The White House has released a state-by-state breakdown of what the budget cuts could mean. In Gwinnett County, school district officials say it means losing critical dollars for Title I programs.
Gwinnett County Public Schools officials have released a statement regarding the impending across-the-board federal budget cuts, known as sequestration. In the statement, GCPS Superintendent J. Alvin Wilbanks, said the cuts would cost the state's largest school district approximately $3.4 million, Title I monies, and allocations for special education. (Read the full statement below.) Earlier this month, board members Carole Boyce and Mary Kay Murphy traveled to Washington, D.C., to fight the budget cuts. And, now the White House has released a breakdown showing that teacher jobs and funding to education children with disabilities will be hampered. The cuts are slated to take effect Friday, March 1. In Georgia, according to the White House…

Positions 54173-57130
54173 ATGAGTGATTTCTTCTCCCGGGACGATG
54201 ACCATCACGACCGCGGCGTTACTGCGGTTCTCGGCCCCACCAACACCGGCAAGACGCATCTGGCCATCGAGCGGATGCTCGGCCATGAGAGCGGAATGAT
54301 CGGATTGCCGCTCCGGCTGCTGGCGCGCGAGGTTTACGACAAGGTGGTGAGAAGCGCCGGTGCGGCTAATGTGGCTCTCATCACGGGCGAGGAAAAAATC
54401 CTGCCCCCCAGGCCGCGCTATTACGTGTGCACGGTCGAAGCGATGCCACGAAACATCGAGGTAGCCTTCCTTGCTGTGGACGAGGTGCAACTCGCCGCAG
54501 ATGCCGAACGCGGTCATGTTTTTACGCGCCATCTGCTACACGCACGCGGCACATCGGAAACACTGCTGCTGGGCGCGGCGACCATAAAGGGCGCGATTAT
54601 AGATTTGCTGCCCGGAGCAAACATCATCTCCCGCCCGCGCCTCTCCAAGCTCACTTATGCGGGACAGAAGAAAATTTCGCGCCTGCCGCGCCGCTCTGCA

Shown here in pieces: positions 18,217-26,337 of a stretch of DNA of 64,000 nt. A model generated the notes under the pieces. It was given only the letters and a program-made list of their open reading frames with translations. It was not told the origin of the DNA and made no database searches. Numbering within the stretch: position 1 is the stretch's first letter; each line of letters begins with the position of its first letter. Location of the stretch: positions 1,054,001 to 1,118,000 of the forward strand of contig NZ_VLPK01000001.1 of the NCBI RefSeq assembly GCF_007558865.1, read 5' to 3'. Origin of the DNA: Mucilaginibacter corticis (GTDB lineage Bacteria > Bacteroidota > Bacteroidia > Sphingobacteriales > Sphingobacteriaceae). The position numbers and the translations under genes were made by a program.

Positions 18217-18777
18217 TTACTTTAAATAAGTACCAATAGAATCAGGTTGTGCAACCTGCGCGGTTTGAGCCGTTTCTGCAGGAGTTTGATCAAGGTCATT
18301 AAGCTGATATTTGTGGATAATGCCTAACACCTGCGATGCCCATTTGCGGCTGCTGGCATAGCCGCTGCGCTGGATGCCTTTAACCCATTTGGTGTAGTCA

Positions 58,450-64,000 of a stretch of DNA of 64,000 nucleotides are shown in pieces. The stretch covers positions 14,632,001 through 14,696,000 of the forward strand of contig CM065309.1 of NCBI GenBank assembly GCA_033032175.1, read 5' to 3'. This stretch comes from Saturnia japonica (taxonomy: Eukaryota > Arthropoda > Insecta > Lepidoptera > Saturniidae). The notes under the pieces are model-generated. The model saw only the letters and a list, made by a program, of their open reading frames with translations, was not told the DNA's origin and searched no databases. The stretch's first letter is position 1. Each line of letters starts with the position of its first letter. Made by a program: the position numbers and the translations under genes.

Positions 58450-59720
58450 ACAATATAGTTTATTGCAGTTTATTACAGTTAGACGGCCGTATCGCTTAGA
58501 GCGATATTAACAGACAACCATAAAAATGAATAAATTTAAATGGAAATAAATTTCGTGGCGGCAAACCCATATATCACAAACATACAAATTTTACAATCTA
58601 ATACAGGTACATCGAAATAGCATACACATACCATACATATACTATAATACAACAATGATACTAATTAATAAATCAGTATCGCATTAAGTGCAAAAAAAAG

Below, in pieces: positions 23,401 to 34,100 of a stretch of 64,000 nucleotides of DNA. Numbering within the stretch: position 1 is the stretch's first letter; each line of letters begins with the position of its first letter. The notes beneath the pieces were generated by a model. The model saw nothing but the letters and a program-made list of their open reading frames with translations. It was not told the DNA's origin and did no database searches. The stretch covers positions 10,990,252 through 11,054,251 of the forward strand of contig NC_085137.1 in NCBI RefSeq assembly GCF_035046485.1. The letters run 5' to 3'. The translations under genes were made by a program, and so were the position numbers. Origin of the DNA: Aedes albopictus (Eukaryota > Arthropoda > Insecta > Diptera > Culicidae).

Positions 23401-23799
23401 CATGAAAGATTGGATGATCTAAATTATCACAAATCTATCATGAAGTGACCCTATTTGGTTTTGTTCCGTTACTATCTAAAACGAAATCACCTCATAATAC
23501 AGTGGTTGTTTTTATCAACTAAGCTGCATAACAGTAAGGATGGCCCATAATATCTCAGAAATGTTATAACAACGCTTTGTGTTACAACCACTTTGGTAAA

Thanks to voter approval of ESPLOST I, II and III, Gwinnett school system was able "to manage the challenges of its dramatic growth in student enrollment, rather than being managed by it."
Monday, November 7, 2011
In 1996 the Georgia General Assembly passed legislation that was one of the most beneficial bills for public education ever to come out of the Gold Dome. Lawmakers approved calling for an amendment to the state’s Constitution that would allow school districts to seek approval to fund capital projects with sales taxes. The amendment passed statewide in November of 1996, and in March of 1997, Gwinnett County Public Schools took the special purpose local option sales tax, or SPLOST, to its citizens. It was approved by almost 72 percent! Since 1997, the Gwinnett education SPLOST has provided our students with thousands of classrooms and major technology improvements. Gwinnett voters extended the one-penny SPLOST in 2001 and 2006 by wide …